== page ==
(formerly "A Clue...to Internet Commerce")
by Dana Blankenhorn
Volume II, No. XV
For the Week of April 13, 1998
The loss of my hard drive a few weeks ago caused some big changes around here. One was the purchase of Intuit's Quicken. The maker of our old home accounting package had been bought by Intuit years ago and we ignored the siren call of upgrades until it was too late. So we got it retail. We got a big surprise. According to the package directions, Quicken's online banking and brokerage functions are only available if you use Internet Explorer 3.02 or higher, supposedly (according to the package) because it provides strong 128-bit encryption. Well, Netscape provides the same level of encryption, I told my spouse. Intuit made a business decision agreeing with Microsoft not to support Netscape, I said. The words on its documents, I asserted, were a cover-up. This steamed me no end. I prepared to slam Intuit in virtual print, and did some research on the stock. Unfortunately (for me) it's up, trading recently near $50/share. That's far below the roughly $80/share Microsoft offered three years ago (Justice nixed it), but it's double the price of a year ago. What happened? The Open Financial Specification is what happened. Essentially, OFX turns Quicken into a file format financial Web sites can download. It's neither browser nor server dependent and fairly easy to implement. As a result, Intuit has released a steady drumbeat of press releases in recent months, as various online brokers (like Ameritrade and Discover decide to support OFX to differentiate themselves from competitors . I also exchanged some e-mails with Michael Weiss, who helps run the OFX Web site and also works for Microsoft. Weiss insists the key to the deal was technical, not financial. "A Quicken user downloads an OFX block using IE today because Navigator couldn't be accessed via external applications (at least not without information that Netscape wasn't making public at that point). IE, on the other hand, could be accessed via external applications by making use of ActiveX. "Downloading files in a Quicken format is nothing more than getting QIF files off of the Web," he continued. "It's certainly not robust (it just imports without any mapping to existing transactions). OFX provides much more robust capabilities. You can download a QIF with any browser (even Mosaic!), but you can only do OFX via a direct HTTP connection. IE provides a public interface to the HTTP connection. With the source code for Navigator on the Web, you probably could do the same with them (I haven't seen their code, so I can't say for sure)." Intuit's original goal, to be the dominant financial Web site, was thwarted because bankers and brokers prefer running their own sites. Their own upgrades are instantly reflected, and they don't want to put another brand between themselves and the customer. The banking and brokerage industries forced a sea change on Intuit's business plans, away from its own Web site and toward open standards. Intuit's Web strategy change took months, not years, to implement, as it would have were it reflected fully in client software. Fans of Netscape will be angered by Intuit's client software for months to come, and may be less-likely to consider its own services as a result. Your Clue here is speed, the difference between Web time and software time, and the real reason the Web is so powerful. If your business depends on the upgrade cycle, it will take decades in Internet time to turn your ship around. Intuit won't reach its old highs until the turn is complete.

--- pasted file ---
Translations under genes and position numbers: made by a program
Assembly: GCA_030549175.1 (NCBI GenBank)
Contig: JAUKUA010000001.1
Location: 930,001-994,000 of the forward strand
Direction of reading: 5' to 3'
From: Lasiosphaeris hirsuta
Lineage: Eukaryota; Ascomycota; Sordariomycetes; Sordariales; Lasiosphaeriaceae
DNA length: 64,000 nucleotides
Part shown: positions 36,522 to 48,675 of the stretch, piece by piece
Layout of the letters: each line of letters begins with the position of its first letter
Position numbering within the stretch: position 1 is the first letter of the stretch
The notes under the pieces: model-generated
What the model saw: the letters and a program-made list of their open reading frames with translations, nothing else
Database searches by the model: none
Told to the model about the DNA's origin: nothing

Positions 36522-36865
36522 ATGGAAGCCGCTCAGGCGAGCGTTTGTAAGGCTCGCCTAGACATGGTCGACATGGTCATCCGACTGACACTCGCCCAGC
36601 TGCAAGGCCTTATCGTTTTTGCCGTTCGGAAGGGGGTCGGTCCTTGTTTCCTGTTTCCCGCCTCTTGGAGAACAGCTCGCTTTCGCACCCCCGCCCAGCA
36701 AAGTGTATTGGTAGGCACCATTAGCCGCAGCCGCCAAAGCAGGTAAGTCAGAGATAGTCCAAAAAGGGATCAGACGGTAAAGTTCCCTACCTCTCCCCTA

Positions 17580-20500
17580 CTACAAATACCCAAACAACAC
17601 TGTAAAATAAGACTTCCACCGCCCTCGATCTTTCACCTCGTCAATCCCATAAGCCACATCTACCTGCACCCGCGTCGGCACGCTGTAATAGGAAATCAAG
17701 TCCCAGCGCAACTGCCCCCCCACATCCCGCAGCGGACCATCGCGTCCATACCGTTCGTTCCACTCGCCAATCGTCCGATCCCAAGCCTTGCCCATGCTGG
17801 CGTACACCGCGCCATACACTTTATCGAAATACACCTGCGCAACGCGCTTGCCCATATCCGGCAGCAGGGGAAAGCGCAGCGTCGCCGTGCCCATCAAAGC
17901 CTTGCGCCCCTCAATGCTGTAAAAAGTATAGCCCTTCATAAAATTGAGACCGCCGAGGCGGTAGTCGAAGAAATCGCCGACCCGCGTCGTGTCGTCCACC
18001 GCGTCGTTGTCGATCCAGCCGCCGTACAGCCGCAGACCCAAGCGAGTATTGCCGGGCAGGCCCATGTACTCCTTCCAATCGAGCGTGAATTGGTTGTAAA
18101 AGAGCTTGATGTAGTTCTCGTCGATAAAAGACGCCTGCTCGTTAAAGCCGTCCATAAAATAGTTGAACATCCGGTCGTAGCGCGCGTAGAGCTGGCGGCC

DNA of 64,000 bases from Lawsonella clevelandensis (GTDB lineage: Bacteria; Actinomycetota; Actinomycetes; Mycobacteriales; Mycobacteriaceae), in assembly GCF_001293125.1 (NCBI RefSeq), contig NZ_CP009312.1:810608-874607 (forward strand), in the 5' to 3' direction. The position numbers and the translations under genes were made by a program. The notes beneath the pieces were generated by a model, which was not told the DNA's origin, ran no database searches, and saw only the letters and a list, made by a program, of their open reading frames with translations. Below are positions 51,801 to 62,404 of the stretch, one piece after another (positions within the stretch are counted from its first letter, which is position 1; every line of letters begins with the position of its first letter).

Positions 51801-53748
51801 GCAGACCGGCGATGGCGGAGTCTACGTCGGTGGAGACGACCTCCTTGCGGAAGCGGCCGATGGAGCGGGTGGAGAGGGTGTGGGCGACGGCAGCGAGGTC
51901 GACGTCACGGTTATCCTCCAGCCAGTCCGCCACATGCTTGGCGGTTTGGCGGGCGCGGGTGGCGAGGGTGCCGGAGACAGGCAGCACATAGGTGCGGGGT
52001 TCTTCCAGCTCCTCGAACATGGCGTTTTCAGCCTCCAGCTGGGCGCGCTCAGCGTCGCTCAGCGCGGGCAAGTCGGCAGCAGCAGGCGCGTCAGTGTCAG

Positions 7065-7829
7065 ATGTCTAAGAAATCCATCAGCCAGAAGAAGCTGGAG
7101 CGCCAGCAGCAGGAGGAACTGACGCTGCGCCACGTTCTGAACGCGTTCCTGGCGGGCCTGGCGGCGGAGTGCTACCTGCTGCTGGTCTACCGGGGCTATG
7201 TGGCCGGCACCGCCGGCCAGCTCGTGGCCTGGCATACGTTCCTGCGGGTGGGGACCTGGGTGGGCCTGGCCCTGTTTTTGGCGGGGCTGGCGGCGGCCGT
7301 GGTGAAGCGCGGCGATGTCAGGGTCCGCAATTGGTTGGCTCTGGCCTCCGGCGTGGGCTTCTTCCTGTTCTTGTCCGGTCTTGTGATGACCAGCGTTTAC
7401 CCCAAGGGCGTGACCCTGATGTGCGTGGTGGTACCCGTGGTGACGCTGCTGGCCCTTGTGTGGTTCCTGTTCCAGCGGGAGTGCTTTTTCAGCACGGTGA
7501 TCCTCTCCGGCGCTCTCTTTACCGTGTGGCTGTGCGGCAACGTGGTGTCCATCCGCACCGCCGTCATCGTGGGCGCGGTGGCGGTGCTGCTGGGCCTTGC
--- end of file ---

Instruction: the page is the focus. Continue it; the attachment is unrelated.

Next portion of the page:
We're trying to run this "business" on a more businesslike basis, hence our new URL. It's more than our URL, it's our new name, pronounced "a dash clue dot com." After appearing on the CompuTalk radio program March 21 with host Tom King, I also agreed to post these letters on the show's Web site as its "Internet" column. As usual, I'm also talking to lots of new publishers, thanks to contacts made at Internet World .
Still, you know the drill. It's Journalism -- checking the news, calling people, listening carefully, writing on deadline -- which keeps the Clues coming, although I also handle consulting and commercial writing (ask about those rates via e-mail). If you're looking for excellent work, as found in Atlanta Computer Currents, at PlugIn Datamation or in Net Marketing magazine, among other locations, don't wait for the e-mail -- give me a call at 404-373-7634.
And now back to our show...
Recently I participated in a seminar called "Business on the Net" run by Counsel Connect, the site of "American Lawyer" magazine. Perhaps it was inevitable that the discussion turned on legal issues, rather than business or technical issues, leaving me to wonder if lawyers will ever understand that the key to the Web is technology and communication, not legal mumbo-jumbo. Worse, the most active threads were on fights over domain names (Hasbro taking back Candyland.Com from a porn operator, for instance) and the legal prevention of links (lawyers for both Ticketmaster and Microsoft were online.) Ticketmaster's attorney maintained sites can stop incoming links under the Trademark Act. (I held the way to do it is with an admission charge.) With support from Mitchell Kamarck, who's represented actress Pamela Lee Anderson in her fight to keep Web sites from showing home videos of her lovemaking, the lawyers created a number of "theoretical" cases, trying to make their legal arguments Internet-friendly. They acknowledged there's no legal precedent on their side - "many new areas of law often take a while before there is a reported decision" wrote one, and that's true. Perhaps the most idiotic attempt to justify a halt to links was the idea that a porn site might want to link into, say, Ticketmaster, and Ticketmaster then might want to enjoin that link. The question is, why would a porn site seek links outside itself, to someone with PG-rated content? It makes no sense. And that is the point. Lawyers will go to great lengths over the next few years, looking for situations where they can make new anti-net law. But to do that, they have to get a case. Despite the fact it hasn't been settled, the prediction here is Ticketmaster vs. Microsoft will never go to trial. And some lawyers will never get a Clue...